One of the most idiosyncratic and
inventive voices of genre filmmaking to emerge in the 1970s was Jeff Lieberman
(born 1947), whose three best known films, Squirm (1976) Blue
Sunshine (1978) and Just Before Dawn (1981) have become
classics of horror and sci-fi. Cited as an influence on such directors as Eli
Roth and Quentin Tarantino (the latter lists Squirm as an essential
viewing if he’s to take you seriously), Lieberman’s filmmaking captures the
low-budget resourcefulness of Roger Corman and combines it with a singular
point of view -- one that seems both quirky and at times, deliriously demented.
Here at Cinema Retro, these are
exactly the types of directors we enjoy tipping our hat to. So I’m excited to
announce that I’ve organized a tribute to Lieberman built around these three
films with the generous participation and hosting of Anthology Film Archives in
New York City, where the retrospective will take place, August 17-19th. (www.anthologyfilmarchives.org)
“3 X Jeff Lieberman” will mark the
first time these three films have been screened in 35mm in New York since their
theatrical premieres, a remarkable event considering how much word-of-mouth
cachet each has, like prized baseball trading cards for cult film fans.
“It all comes down to story,” Lieberman
often says in interviews, and watching these three films, it’s clear why. All
three cohere around a tight, well crafted narrative that does not look to the
supernatural as the locus of horror, but at the inherently corrupt nature of
people as a means to bespoil nature and society. It’s a tough-minded, cynical
worldview that runs throughout his work, and the man himself. Perhaps updating
the famous line from Sartre’s No Exit, “hell is other people,”
Lieberman’s work is shot through with an even simpler maxim: Humanity is
Lieberman’s first film credit was
co-authoring the screenplay for the police thriller Blade (1973),
directed by his mentor Ernest Pintoff, but his debut as a writer-director came
in 1976 when his AIP-distributed Squirm burst upon drive-in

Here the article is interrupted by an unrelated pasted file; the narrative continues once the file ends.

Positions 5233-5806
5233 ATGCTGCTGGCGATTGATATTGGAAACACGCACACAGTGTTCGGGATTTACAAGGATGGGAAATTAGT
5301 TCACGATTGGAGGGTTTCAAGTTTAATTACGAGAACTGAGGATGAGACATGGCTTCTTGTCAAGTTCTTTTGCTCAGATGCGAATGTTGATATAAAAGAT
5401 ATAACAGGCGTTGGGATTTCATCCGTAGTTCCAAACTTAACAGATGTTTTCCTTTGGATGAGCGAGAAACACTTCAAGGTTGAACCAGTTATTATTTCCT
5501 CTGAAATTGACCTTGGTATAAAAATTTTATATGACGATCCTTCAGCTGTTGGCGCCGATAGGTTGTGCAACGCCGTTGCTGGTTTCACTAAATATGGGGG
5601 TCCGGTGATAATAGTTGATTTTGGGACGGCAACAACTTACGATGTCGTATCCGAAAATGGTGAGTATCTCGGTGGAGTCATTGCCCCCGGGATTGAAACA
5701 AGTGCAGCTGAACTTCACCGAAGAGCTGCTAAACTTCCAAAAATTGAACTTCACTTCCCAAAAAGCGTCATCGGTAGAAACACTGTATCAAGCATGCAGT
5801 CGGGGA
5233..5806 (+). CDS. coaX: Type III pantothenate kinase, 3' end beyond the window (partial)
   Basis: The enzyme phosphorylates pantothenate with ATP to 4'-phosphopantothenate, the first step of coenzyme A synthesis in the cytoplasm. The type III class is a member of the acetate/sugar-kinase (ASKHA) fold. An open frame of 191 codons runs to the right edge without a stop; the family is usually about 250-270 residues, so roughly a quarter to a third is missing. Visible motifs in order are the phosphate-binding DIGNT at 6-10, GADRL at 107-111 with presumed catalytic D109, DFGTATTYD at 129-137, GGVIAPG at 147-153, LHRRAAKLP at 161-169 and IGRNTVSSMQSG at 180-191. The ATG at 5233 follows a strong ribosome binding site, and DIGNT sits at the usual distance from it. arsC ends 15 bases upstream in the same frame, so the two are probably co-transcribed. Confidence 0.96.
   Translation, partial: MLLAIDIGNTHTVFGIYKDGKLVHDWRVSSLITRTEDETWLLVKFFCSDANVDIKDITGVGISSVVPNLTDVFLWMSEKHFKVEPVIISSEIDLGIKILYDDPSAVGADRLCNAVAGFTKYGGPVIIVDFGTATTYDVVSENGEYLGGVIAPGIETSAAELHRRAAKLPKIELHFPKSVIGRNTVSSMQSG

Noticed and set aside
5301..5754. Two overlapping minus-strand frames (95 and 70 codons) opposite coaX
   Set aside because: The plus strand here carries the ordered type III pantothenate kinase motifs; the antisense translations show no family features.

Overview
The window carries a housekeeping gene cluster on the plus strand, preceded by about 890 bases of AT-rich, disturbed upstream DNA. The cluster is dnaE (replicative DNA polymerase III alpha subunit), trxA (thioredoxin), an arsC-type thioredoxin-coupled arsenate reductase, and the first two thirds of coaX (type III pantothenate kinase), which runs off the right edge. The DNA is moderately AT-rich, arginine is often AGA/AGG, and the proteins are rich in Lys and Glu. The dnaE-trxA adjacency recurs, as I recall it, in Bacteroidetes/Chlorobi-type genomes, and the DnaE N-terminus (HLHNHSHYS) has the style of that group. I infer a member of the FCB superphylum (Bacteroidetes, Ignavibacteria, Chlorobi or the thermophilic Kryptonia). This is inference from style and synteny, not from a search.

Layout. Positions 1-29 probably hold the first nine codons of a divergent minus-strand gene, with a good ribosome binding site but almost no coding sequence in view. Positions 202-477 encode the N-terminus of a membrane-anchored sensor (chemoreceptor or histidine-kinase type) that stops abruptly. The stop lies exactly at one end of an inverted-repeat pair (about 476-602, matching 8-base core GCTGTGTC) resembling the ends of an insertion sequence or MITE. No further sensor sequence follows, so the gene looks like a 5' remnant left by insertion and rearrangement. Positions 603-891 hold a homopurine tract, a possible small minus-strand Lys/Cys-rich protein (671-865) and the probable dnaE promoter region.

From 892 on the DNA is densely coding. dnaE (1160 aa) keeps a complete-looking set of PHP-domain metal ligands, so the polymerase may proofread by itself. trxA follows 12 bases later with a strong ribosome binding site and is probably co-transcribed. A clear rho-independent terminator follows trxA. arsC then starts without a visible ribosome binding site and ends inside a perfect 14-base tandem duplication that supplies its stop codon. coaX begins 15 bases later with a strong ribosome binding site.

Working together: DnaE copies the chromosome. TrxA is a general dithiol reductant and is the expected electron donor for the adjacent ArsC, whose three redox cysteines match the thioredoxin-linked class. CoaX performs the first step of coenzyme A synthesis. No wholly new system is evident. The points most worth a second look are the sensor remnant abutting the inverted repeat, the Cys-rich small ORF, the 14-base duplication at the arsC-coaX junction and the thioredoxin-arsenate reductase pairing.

screens and became a sizeable hit, considering its low budget. The fictional
town of Fly Creek, Georgia is terrorized by a killer worm infestation after a
thunderstorm, which sends power lines crashing to the ground and electrifying
the ground -- and thousands of earthworms -- in the process. As a result, they
go on a killer rampage, invading homes and most shockingly, burrowing into
their victims’ skin. It stars a young Don Scardino (Cruising, He
Knows You’re Alone) as Mick, the interloping city-slicker beau of Geri
Sanders (Patricia Pearcy) the local redhead beauty of Fly Creek. Together with
Geri’s sister Alma (Fran Higgins), they attempt to survive the killer worm
onslaught overnight, without power and without a clue as to what has happened
Squirm-- still Lieberman’s most popular film -- feels like a
double-feature twin to 1972’s Frogs (1972, with Sam Elliott), another
swampy, “nature’s revenge” tale of eco-horror put out by AIP. Featuring
early makeup work by eventual seven-time Oscar-winner Rick Baker, and
co-starring thousands of real worms, the film was shot on location in Port
Wentworth, Georgia and aside from Don Scardino, used a cast made up mostly of
locals, who contribute to its earthy and authentic atmosphere, not unlike the
drive-in mainstay The Legend of Boggy Creek (1972), which was shot in
similar circumstances. And speaking of earthy, we should pay special tribute to
the actors, who braved thousands and thousands of real live earthworms on set.
Not a rubber worm among them! The original idea, Lieberman revealed to an
interviewer this year, came from a real event. His brother, in order to get
earthworms out of the ground, electrified the soil inserting a electric model
train transformer into the soil. When they slithered out, they noticed they
burrowed back in when light was shined on them. But are earthworms scary? Not
in real life, but as Lieberman explained: “I had to go to great lengths to make
[the worms] scary, because they’re not scary...until you’re shown otherwise you
can just step on it. So I had to make that scary by it burrowing into the
face...so that was the big assignment and I guess it worked.” An interesting
footnote: When a 25 year-old Lieberman wrote the original title on a legal pad,
(then spelled Skworm) and sketched down a paragraph containing the